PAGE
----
And the big brown bear came lollipin’ over the mountain….

So says grandpa from Chitty Chitty Bang Bang. Except it wasn’t a brown bear. It was black. And it wasn’t lollipin‘…it was running hell bent for leather across the hay meadow just opposite my driveway. I’d heard rumblings about bears in my neighbourhood for years. I’d either never fully believed them or thought, well closer to the river maybe. I mean, I’m sort of close to the river, maybe a mile as the crow flies, but this was right there!!! I had trouble recognizing it, thinking first a black pony, but no, it had no neck. Then a dog…a very big dog, like an Afghan hound. But do they come in black?? And then I realized it was a bear!!! I fumbled for my camera to video it but also wanted to watch it, so needless to say, it disappeared down the gully before I could find my phone.

The wildlife here is really amazing. We have had cougar sightings, all over my RM which extends on both sides of the river. They’ve been spotted right near the bridge into town eating a road killed deer. One attacked a farmers sheep and horse. The wildlife officers denied it was a cougar, not wanting to panic people and said, oh it must have been a large feral house cat!! But apparently someone shot one in the process of killing a calf–definitely not a house cat!!

I’ve seen and heard coyotes and foxes. One cheeky fox was yipping in my front lawn, right under my bedroom window. I yelled at him, and I swear he looked up at me as if to say, really!! Whatcha going to do about it? Then I caught him running thru my back pasture. I’ve had coyotes eat my lambs, taking over a dozen in just a few days before I figured out what was happening. They killed one of my goats and from my front door I could hear them crunching the bones down in the valley. Since I got my big dog, they haven’t been back for a meal but I hear them singing.

On the less violent side, there are lots of deer in my yard. Over the winter they ate all the tender ends off the raspberry canes in the garden. But mostly they are down in the meadow. Real masters of disguise–I don’t know if you can see them here. How about now? They turn such a lovely red in the summer. I’ve been impatiently waiting for my spruce trees to mature enough to attract squirrels and blue jays. I had a squirrel the other day, but before I could put out the peanuts he was gone. We call all our squirrels “Anthony” after the giant squirrel room-mate on Doc Martin. We had another one in the back in the grainery but he didn’t stick around either.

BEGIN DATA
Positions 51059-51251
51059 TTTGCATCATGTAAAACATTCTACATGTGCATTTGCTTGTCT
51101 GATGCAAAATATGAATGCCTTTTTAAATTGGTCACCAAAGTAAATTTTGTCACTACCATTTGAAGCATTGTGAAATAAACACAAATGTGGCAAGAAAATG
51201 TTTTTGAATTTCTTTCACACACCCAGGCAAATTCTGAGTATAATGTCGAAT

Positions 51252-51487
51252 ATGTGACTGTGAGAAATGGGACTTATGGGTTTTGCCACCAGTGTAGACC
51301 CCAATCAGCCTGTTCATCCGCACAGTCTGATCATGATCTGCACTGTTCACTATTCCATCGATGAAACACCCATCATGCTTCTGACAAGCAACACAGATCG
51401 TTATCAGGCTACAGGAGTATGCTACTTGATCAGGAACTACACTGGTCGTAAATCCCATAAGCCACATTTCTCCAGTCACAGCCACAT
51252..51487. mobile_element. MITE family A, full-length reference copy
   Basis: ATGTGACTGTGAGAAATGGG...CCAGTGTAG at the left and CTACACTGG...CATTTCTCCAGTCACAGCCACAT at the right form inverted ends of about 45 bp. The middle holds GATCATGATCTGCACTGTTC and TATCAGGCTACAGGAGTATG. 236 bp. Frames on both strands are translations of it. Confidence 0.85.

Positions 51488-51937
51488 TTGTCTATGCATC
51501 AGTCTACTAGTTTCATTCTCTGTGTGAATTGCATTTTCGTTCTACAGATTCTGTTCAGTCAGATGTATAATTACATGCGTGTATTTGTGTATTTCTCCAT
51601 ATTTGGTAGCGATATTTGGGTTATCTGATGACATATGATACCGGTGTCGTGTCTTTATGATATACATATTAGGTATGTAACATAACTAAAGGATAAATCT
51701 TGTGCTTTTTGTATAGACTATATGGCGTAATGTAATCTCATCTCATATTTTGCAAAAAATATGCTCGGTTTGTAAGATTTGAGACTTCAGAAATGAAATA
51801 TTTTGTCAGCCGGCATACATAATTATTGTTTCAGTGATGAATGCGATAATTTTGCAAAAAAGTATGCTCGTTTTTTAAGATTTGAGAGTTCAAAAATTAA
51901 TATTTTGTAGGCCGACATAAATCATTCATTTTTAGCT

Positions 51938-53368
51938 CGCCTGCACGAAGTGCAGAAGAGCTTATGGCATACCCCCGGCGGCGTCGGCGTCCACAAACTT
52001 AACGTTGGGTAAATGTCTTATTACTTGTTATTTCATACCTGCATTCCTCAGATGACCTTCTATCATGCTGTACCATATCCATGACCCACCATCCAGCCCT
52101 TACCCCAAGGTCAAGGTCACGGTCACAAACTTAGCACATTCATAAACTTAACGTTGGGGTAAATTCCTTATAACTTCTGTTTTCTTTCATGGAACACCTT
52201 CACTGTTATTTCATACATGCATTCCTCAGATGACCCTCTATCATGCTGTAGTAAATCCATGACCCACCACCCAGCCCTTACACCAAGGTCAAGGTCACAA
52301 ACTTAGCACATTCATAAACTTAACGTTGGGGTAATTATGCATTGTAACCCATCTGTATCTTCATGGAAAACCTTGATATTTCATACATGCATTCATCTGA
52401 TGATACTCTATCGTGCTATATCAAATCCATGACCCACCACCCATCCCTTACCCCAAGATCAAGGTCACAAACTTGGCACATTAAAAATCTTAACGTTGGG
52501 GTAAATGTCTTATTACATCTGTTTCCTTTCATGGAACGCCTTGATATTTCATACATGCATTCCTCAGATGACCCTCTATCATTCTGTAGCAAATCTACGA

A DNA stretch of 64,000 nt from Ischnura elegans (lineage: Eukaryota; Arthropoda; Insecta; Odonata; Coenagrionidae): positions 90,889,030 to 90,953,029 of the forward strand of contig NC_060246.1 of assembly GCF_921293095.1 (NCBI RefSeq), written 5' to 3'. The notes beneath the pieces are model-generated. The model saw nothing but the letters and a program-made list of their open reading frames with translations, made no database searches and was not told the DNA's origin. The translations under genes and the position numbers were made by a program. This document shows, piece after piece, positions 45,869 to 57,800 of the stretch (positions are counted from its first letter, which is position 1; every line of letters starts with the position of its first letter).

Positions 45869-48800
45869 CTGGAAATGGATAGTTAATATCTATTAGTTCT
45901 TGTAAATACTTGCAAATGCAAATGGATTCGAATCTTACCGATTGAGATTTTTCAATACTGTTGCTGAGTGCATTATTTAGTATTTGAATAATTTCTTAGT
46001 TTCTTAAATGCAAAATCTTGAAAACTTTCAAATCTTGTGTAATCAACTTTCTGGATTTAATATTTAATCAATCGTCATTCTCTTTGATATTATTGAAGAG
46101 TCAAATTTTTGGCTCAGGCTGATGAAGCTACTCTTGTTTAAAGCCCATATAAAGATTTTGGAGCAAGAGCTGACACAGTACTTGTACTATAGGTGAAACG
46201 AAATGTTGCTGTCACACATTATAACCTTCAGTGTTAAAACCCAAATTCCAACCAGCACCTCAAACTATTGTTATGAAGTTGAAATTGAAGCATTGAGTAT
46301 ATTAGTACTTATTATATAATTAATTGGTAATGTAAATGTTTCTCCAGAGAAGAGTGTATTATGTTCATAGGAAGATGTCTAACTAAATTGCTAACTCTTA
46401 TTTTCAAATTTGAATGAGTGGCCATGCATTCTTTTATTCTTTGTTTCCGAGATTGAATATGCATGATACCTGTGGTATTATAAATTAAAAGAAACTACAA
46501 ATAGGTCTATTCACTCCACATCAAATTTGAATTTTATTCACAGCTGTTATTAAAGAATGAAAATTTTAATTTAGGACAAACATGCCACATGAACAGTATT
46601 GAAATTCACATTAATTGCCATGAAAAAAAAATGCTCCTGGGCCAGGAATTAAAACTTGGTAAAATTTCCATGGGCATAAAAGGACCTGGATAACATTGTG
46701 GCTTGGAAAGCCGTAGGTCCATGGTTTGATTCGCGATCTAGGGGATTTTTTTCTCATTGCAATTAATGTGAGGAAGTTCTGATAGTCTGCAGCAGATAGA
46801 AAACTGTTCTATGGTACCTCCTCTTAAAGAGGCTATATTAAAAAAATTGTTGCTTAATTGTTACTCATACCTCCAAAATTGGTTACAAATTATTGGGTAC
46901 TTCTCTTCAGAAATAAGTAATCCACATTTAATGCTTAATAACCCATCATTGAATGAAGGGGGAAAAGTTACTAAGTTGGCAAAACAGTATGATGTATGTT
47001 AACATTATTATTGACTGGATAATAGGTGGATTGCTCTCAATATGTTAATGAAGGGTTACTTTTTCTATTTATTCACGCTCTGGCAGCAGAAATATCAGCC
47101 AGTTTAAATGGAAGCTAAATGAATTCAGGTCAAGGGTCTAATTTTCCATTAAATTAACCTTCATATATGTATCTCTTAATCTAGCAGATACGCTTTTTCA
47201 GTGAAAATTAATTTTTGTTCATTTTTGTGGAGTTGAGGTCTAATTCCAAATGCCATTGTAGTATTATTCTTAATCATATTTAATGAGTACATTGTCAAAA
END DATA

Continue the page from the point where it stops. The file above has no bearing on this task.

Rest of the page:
IMG_0483Sometimes I really wish I had a proper camera  with a telephoto lens. My cell camera is good for certain things but distance shots, not so much. However I did capture the detail in these beautiful moths my daughter found on the lawn. Everyone loves to eat chicken  This little hawk dive bombed the chicken yard twice, the second time knocking himself silly.  My daughter caught him and removed him before he hurt himself, but we had to take a few pictures before we “safely” released him.  Look at those eyes and feet!!IMG_0360IMG_0355IMG_0359And the snakes are starting to move now too–unfortunately they like to lay out on the road where its warm and many get run over by passing cars.  These are just little garter snakes.  They eat bugs and frogs, and some of the really big ones may eat mice or voles.  Amazing how they can winter in this cold cold country.IMG_0402This spring I’ve seen many antelope too, mostly on my bus run.  They are so different from deer, crawling under fences instead of gracefully leaping over them.IMG_9756And ever since I read about English badgers on another blog I follow, I’ve seen these guys everywhere.  They move so fast and are so well camouflaged that I can never get a picture, but this meme popped on my feed and it’s just so funny (cause it’s true!!)


So those are my wildlife sightings and stories for this spring.  I’m so glad to know we are not alone!!

Country life

So this morning as I peered out my kitchen window I spotted half a dozen deer in the field just north of the house. Then I turned and looked out my south facing window–more deer in the valley. It reminded me of the song, jokers to the left of me, jokers to the right, stuck in the middle with you.

Living in the country certainly has its advantages. My taxes are less than a third of city taxes, and I have 40 acres. My closest neighbours are half a mile away and I love my solitude. But that gets me pretty well zero services. The grader down the road several times a month.

I’m on the hook for my own water, septic, and garbage.

When my mom was still alive I took advantage of her garbage bins in the city. I don’t really generate a lot of waste. I send all of the food scraps to the chickens or the big dog. I’ve been separating burnables for years, instead of recycling. It’s been revealed thru investigative reporting that most recyclables are rejected (for contamination issues) and are sent to the landfill anyway. I saw that firsthand during my last year of work, when I was exiled to the scale house at the dump. The burnables go on our New Years fire.